Various metrics during the residency interview process such as USMLE scores and academic performance in medical school can help identify applicants that excel in various facets of residency. For example, an applicant’s research profile can reveal to the program whether they want to pursue an academic path. Letters of recommendation may provide a glimpse into what kind of intern and resident they are likely to be. The interview process reveals an applicant’s personality, values, and critical thinking ability. However, none of these metrics can determine an applicant’s manual dexterity or visuospatial perception.
The soap carving was set up by our program over 25 years ago in an attempt to determine an applicant’s manual dexterity and visual spatial perception. Most of the 40 soap bars carved each year appeared similar in quality, but each year there would be 2 or 3 soap bars that were exquisitely carved and 2 or 3 that were very poorly carved. There were even a few instances when applicants would cut themselves while carving.
A blinded retrospective review was performed by Schloegel et al8 in 2012 at Kaiser Permanente Oakland looking at the soap carvings of the residents who had graduated from the Kaiser Permanente Medical Center Oakland Head and Neck Surgery residency program. In their study, no correlation was found between the quality of the soap carved as an applicant and the surgical skill of the resident at the time of graduation. The authors believed that this study did not show the validity of soap carving as an evaluation tool because all of the soap carvings were of high quality and there was not enough variability. The authors hypothesized that the true predictive value of soap carving as a test of manual dexterity rested in identifying outliers. Those applicants with either the highest-quality or the lowest-quality soap carving would correlate with ultimate surgical skill or lack thereof.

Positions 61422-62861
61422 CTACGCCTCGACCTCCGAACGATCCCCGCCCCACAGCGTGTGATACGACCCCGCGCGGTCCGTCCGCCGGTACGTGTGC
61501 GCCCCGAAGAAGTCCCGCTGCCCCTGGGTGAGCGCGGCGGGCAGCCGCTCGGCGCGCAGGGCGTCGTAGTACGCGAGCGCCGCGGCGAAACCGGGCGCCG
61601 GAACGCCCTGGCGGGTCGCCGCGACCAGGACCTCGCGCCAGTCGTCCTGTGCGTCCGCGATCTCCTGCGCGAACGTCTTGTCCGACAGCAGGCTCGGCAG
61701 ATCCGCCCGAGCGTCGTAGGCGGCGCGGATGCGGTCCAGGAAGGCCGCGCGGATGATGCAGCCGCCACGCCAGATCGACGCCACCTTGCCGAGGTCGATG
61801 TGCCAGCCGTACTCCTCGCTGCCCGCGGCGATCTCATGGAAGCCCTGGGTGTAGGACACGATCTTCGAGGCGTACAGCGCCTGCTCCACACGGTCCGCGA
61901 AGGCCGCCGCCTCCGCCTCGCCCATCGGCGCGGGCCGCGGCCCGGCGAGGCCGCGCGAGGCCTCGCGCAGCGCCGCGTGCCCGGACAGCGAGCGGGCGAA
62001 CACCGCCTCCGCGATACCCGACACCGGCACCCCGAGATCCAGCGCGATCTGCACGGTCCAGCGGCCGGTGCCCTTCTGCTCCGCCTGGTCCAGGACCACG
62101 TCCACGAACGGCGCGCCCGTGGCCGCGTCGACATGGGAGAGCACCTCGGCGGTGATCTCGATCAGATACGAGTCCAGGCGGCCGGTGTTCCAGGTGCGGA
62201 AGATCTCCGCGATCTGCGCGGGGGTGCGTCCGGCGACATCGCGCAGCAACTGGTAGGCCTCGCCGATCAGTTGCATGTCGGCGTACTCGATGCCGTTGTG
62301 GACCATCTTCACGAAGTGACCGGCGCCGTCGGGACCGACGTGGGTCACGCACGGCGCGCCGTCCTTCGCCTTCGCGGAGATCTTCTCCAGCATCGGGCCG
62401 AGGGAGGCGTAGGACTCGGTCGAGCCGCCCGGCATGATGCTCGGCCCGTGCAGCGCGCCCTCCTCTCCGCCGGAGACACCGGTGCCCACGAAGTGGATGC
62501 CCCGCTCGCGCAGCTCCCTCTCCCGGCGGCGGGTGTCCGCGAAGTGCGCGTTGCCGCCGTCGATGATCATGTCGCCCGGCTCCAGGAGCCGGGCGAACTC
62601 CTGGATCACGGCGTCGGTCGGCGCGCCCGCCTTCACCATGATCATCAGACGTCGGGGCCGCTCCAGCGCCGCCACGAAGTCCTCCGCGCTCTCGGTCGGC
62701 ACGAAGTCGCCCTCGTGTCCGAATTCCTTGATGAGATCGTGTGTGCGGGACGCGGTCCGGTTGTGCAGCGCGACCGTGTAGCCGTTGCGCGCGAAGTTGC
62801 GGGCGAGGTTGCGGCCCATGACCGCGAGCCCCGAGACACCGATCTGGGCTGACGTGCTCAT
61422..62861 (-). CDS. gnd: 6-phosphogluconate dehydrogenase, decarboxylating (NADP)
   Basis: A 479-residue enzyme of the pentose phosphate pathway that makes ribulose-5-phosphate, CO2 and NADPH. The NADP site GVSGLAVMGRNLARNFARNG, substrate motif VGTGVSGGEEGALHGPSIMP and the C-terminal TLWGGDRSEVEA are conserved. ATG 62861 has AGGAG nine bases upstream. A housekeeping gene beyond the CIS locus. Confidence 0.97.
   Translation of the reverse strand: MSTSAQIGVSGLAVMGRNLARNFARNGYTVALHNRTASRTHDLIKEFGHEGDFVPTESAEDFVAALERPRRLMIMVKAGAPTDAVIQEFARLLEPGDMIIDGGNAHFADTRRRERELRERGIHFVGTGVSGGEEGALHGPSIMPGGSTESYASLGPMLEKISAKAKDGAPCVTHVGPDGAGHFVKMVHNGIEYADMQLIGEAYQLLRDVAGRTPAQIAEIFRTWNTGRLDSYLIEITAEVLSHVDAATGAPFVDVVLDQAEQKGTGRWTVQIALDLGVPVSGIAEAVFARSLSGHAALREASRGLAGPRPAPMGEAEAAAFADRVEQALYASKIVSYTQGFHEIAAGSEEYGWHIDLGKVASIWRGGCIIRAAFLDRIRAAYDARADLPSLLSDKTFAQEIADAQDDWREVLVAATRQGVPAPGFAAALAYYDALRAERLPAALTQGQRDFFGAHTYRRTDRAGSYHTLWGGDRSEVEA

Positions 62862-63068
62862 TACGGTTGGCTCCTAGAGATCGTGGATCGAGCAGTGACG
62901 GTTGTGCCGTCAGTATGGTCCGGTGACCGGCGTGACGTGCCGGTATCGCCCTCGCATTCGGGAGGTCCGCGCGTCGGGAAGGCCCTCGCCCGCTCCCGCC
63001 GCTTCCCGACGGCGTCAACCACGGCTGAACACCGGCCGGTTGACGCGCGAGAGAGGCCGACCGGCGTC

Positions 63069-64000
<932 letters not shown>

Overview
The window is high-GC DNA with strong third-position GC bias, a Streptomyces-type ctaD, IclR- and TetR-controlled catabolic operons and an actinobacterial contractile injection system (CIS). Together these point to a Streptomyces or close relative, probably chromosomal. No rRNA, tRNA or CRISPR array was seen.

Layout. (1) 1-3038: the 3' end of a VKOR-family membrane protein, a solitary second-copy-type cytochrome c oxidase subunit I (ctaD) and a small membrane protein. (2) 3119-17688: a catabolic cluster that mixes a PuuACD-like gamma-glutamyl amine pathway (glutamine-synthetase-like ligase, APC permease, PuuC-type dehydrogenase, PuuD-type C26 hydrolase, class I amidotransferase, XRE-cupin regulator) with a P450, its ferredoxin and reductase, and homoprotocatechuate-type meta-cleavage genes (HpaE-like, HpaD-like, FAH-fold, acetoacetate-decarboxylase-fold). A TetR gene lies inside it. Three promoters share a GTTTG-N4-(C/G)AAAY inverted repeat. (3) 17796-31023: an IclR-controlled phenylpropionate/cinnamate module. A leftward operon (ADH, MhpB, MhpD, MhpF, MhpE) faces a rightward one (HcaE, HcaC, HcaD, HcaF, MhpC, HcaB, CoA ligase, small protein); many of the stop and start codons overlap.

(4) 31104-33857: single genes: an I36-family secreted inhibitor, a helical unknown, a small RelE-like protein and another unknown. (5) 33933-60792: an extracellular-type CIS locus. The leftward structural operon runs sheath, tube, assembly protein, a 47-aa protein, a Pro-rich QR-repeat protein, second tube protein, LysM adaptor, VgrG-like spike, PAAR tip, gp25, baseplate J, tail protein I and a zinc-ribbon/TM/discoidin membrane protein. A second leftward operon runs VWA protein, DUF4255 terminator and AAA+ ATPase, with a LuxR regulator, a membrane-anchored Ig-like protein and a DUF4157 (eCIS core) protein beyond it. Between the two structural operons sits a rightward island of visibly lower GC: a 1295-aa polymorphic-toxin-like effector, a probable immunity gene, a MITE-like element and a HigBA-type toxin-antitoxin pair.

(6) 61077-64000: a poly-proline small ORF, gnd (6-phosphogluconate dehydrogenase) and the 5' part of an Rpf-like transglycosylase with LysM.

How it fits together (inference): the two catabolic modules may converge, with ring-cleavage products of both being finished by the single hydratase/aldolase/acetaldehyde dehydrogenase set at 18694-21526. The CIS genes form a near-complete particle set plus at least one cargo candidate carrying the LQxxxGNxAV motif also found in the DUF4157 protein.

The present study was designed to identify the outliers and then follow up what happened to these applicants who did not match into the Kaiser Permanente residency program. Therefore, all 800 soap carvings that had been kept for over 16 years were reviewed, and the 3 best and the 3 worst soap carvings among all the residency applicants each year from 1990 through 2006 were obtained. More recent soap carvings were not evaluated because those individuals would still be in residency. Surveys were submitted to the residencies from which these applicants graduated. Several individuals, who were blinded to the name of the applicant, selected the best 3 and worst 3 soap carvings of that year in an objective manner by determining which soaps were most proportional, smooth, and representative of the figure in the instructions and those that were the least out of all the soap carvings that year. A total of 96 soap carvings were selected by this method (48 best and 48 worst soap carvings of all residency applicants).